In lieu of an abstract, here is a brief excerpt of the content:

  • A Summer of Art?
  • Nadine Siegert (bio)

2017 was supposed to be one of these special years: a summer of the arts, also coined as "Art-Mageddon 2017" in some European art magazines.1 It was the year that aligned three major European art events—the Venice Biennale as well as Documenta in Kassel and Skulptur Projekte Münster, the latter two in Germany. Whereas Venice is on the agenda every second year for global art travelers and the elite of artists and curators in the field of contemporary arts, they have to wait five or ten years respectively to visit Documenta and Skulptur Projekte Münster. In the debates on contemporary arts, these events are regarded as indicators for the developments in the international art world. The rare concurrence of the three events invited comparisons concerning format and content, the rigor and coherence of the curatorial concept, the quality of the display and the selected art projects and—of particular interest for the readership of African Arts—the appearance of African and African Diaspora artists in the shows.

One has to acknowledge the differences between the art events not only in regard to their specific history but also to their profile and mission: from the oldest Biennale of the international art world in Venice to two contemporary art events that, from their beginnings, have often been venues for very controversial debates around art, politics, and public space. The resulting debates around participation and neglect, presence and absence of artistic positions from the Global South, therefore sit in front of different backgrounds. Whereas Venice is (still) based on the dual concept of a main show curated by an artistic director and the individual presence of a growing number of national pavilions, Documenta and Skulptur Projekte Münster were always meant to "curate the present"2 by working along more or less explicit curatorial concepts that also often reflected topical political discourses. All three events are born in very distinct moments in time and engage very differently with their own history. The Venice Biennale and Documenta will be the focus of this First Word, since I had the opportunity to visit only these two.


Venice's major art show had its first edition in 1895 and already in its early years it opened up European avant-garde art movements. African sculptures were shown in 1922, but after that year, African artists were not shown at the Venice Biennale until the 1990s. The exhibitions "Authentic-Ex/Centric" curated by Salah Hassan (2001),3 "Fault Lines" curated by Gilane Tawadros (2003),4 as well as the controversial so-called African Pavilion that showcased the private collection of the Congolese businessmen Sindika Dokolo under the title "Check List Luanda Pop" (2007)5 were then dedicated to African and African Diaspora artists. In 2015, the Nigerian museum director and curator Okwui Enwezor, who had been in the same position at Documenta in 2001, was the Head Curator of the 56th Venice Biennale. Enwezor's Biennale was therefore also the reference point in particular for the involvement of African artists, and the 2017 Biennale's curator Christine Macel from France failed at this point in particular. Projects by only nine African artists were shown in the main exhibition, themed "Viva Arte Viva," at Arsenale and Giardini.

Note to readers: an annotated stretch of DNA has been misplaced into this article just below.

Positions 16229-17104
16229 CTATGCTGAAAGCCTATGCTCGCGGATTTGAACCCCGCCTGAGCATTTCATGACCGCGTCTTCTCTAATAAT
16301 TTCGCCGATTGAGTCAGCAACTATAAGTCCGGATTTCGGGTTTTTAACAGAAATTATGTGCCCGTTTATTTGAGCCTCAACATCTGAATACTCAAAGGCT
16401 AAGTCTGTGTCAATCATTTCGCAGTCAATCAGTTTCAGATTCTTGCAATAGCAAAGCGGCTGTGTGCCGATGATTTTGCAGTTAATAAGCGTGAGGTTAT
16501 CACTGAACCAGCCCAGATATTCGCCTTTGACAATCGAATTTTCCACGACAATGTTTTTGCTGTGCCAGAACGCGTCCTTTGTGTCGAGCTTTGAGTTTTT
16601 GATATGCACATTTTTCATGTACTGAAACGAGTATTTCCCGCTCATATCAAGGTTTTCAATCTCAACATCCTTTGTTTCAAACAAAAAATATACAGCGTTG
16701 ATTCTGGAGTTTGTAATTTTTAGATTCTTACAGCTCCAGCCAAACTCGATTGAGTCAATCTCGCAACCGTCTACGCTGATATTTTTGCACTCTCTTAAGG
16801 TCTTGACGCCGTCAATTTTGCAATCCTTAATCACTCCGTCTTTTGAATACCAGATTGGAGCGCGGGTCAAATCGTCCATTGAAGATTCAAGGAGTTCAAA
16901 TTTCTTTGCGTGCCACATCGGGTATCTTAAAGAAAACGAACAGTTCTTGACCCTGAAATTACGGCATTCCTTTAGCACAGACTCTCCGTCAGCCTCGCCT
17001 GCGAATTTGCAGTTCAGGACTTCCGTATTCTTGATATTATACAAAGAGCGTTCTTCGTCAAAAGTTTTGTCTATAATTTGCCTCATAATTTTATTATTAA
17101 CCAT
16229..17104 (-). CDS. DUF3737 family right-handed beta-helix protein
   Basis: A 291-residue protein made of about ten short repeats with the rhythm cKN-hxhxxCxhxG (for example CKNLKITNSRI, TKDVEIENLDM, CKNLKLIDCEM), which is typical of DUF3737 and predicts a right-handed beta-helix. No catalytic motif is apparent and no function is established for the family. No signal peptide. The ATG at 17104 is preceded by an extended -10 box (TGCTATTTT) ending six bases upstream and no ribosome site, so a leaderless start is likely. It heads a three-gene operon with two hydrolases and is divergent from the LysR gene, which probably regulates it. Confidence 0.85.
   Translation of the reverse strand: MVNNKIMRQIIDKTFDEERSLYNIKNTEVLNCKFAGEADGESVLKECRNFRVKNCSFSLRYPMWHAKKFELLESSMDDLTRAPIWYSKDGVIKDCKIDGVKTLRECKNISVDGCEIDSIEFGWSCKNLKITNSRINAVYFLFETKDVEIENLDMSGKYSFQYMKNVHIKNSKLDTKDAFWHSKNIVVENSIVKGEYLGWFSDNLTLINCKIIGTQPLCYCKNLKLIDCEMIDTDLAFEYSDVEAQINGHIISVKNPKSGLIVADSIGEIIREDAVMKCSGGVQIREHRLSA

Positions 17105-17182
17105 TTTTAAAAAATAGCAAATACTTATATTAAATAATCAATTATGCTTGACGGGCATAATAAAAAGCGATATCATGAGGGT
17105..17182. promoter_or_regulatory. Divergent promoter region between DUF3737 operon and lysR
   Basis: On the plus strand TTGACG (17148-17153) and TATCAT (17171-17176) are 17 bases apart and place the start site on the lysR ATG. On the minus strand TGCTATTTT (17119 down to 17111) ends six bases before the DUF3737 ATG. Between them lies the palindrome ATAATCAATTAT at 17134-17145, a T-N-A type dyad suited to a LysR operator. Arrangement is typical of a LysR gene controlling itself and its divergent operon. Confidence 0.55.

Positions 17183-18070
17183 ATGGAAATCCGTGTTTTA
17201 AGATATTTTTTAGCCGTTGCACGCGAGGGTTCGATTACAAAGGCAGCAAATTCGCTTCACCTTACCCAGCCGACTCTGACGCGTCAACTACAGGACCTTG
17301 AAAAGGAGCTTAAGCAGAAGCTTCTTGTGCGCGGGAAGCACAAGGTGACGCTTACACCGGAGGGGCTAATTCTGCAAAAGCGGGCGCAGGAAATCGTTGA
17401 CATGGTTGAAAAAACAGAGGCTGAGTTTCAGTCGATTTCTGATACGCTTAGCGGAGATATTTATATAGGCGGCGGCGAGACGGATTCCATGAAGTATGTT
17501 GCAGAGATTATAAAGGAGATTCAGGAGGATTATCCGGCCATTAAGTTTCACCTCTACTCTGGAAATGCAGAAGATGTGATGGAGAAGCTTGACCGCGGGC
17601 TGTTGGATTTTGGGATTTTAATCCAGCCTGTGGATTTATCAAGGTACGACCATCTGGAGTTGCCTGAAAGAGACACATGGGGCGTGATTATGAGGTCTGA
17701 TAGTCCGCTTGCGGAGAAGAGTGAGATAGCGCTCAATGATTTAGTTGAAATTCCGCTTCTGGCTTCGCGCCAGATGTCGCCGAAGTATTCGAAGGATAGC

Most of the national pavilions showcase only works by artists from their own countries. This can create an often unwelcome side effect, in that the artist thus becomes the "representative" of their country and is seen first and foremost as the "South African" or the "Egyptian" artist. Nevertheless, the

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Peju Alatise Flying Girls (2013–2016)

Metal, fiberglass, plaster of Paris, resins, cellulose, black matte paint; installation size 400 cm x 400 cm x 280 cm Nigeria Pavilion, Venice Biennial

all photos by Nadine Siegert

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Mohau Modisakeng Passage (2017)

Three channel video installation South Africa Pavilion, Venice Biennial

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Admire Kamudzengerere Registrar (2017)

Ink, acrylic, crayon, and glue on phone book pages Zimbabwe Pavilion, Venice Biennial

selection for the Venice Biennial is considered as...


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